In mid-2022, the ASEC analysis team shared that malware with the XLL file format (file extension: .xll) was being distributed via email. The XLL file has a DLL form of a PE (Portable Executable) file but is executed with Microsoft Excel. Since then, this type of malware had not been distributed actively, but for the first time in a long while, we found that it was being distributed with the filename, ‘Resume.xll‘.
- Post from May 20th, 2022: XLL Malware Distributed Through Email
- Post from Nov 21st, 2022: LockBit Ransomware Being Mass-distributed With Similar Filenames
As mentioned in the previous blog posts, XLL files are Excel add-ins, and they can be executed through MS Excel. When ‘Resume.xll’ is opened, it is executed through Excel as shown below, and a security notice appears, allowing the user to select whether or not to enable the add-in. Clicking the Enable button activates the malicious features intended by the file.
Figure 1. Upon running Resume.xll
While this file is executed via Excel, it has the structural format of a DLL file and includes xlAutoOpen in the Export function. xlAutoOpen is a required callback function that must be actualized in all XLL files and is thus included by default. ‘Resume.xll’ is compiled with an open-source software named ‘Excel-DNA’ and contains a malicious DLL in .net format which performs the actual malicious behaviors and is compressed in the Resource area.
Figure 2. Files structure of Resume.xll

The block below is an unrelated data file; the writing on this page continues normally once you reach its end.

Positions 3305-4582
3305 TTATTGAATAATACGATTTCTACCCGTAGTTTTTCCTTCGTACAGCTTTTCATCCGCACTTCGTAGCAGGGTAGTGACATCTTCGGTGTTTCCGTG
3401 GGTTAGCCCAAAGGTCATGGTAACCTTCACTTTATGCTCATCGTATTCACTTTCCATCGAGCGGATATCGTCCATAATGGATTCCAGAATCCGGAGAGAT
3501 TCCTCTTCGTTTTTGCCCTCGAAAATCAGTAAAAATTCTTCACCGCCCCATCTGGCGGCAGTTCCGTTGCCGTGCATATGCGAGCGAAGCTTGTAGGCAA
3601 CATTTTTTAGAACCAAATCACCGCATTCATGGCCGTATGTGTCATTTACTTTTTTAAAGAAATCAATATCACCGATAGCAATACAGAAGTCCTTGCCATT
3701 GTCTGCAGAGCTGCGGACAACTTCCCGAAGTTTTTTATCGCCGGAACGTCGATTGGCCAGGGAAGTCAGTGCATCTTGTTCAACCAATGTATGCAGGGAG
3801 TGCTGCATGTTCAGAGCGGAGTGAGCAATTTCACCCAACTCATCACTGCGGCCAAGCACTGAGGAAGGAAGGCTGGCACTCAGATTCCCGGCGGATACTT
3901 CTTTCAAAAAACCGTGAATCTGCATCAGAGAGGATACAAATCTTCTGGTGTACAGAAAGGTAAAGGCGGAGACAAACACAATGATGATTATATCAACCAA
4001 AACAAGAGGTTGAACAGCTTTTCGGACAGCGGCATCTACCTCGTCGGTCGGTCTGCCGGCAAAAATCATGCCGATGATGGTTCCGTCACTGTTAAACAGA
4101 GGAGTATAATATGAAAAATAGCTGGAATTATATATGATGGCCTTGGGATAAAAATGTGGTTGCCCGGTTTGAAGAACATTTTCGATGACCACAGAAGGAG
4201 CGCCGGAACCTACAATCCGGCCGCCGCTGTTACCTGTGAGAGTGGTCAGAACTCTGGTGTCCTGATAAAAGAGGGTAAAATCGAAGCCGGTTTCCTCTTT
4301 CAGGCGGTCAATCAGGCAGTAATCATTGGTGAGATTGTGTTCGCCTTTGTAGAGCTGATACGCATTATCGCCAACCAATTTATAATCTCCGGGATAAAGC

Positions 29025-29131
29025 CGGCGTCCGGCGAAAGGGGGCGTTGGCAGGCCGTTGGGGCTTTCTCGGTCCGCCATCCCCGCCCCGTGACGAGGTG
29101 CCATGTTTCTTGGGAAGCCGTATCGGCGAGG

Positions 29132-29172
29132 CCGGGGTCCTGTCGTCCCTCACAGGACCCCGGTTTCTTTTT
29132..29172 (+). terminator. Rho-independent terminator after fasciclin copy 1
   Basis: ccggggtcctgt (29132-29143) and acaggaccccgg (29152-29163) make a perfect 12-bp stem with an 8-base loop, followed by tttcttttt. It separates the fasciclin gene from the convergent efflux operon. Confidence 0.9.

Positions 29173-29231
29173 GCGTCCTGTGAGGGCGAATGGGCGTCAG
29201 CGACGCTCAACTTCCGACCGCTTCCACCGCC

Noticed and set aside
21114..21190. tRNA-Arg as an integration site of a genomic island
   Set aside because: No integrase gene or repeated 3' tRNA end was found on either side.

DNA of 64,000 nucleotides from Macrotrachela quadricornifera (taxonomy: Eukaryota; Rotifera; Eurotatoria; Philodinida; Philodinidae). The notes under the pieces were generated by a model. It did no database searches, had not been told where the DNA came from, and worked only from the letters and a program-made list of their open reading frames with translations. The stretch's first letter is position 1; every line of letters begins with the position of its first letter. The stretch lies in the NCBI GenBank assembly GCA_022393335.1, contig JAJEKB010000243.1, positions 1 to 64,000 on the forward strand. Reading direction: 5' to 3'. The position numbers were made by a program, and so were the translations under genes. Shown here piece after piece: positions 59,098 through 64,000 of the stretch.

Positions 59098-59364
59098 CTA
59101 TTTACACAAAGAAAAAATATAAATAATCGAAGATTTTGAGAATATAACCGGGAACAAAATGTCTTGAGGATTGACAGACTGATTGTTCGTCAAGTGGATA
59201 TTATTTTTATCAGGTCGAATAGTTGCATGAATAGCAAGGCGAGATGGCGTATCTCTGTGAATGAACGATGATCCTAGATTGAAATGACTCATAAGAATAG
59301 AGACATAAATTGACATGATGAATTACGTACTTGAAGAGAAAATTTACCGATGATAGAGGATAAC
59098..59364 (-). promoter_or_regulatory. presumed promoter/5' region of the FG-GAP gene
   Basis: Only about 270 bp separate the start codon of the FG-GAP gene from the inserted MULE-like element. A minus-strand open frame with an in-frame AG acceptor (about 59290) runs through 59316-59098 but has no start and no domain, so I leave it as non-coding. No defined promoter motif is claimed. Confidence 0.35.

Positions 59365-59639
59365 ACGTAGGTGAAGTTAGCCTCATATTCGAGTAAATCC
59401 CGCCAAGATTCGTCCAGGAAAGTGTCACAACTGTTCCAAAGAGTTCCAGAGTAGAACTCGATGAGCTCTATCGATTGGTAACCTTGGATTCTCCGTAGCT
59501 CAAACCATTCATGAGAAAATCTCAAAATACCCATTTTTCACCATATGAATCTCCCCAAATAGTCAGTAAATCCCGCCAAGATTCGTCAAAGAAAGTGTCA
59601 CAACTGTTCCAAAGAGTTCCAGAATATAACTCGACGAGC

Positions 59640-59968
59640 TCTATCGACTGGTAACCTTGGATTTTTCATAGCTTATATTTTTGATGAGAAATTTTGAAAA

Figure 3. Resource area of Resume.xll
The filename of the malicious .net extracted from ‘Resume.xll’ is ‘ZFD06.dll’, which is the same as the name displayed in the Resource area in Figure 3. This filename was also found in the ‘__MAIN__.dna’ XML file which is found upon unpacking ‘Excel-DNA’.
Figure 4. Unpacked Resume.xll
Figure 5. Details of the ‘__MAIN__.dna’ XML file
The extracted file ZFD06.dll is the actual malicious file that carries out the malicious behaviors intended by the threat actor when ‘Resume.xll’ is opened. It is likely that this malicious .net DLL was crafted into an XLL form using the ‘Excel-DNA’ framework before being distributed.
Figure 6. Extracted ZFD06.dll .net file code
The purpose of this DLL is to download additional malware through PowerShell. Though it is currently unavailable for download, we identified that LockBit 2.0 ransomware was downloaded in the past.
Figure 7. Downloading additional files (using PowerShell)
- (LockBit 2.0 download URL) hxxps://transfer[.]sh/get/671Cix/123.exe
- (LockBit 2.0 save path) C:\Users\Public\yggi.exe
A hash showed that LockBit 2.0 was downloaded, and we also discovered that this ransomware was also being distributed by itself with the filename, ‘$Resume_221122(Experience details are included Thank you).exe‘. As seen in the blog post links shared above, we announced the distribution of LockBit 2.0 and 3.0 with filenames relating to ‘resumes.’ It seems that both the XLL file which acts as the parent downloader and the executable distributed alone are being actively distributed in various ways in disguise of ‘resumes.’
Recent malware is developed into various types to bypass detection and other features that inhibit its distribution. Users must refrain from opening attachments in emails or attachments sent through messenger programs from unknown senders and keep V3 updated in real-time. AhnLab’s anti-malware product, V3, detects and blocks the malware above using the aliases below.
- Downloader/Win.Agent.C5313333 (2022.11.25.00)
- Ransomware/Win.LockBit.C5312148 (2022.11.23.02)
Subscribe to AhnLab’s next-generation threat intelligence platform ‘AhnLab TIP’ to check related IOC and detailed analysis information.
The post ‘Resume.xll’ File Being Distributed in Korea (LockBit 2.0) appeared first on ASEC BLOG.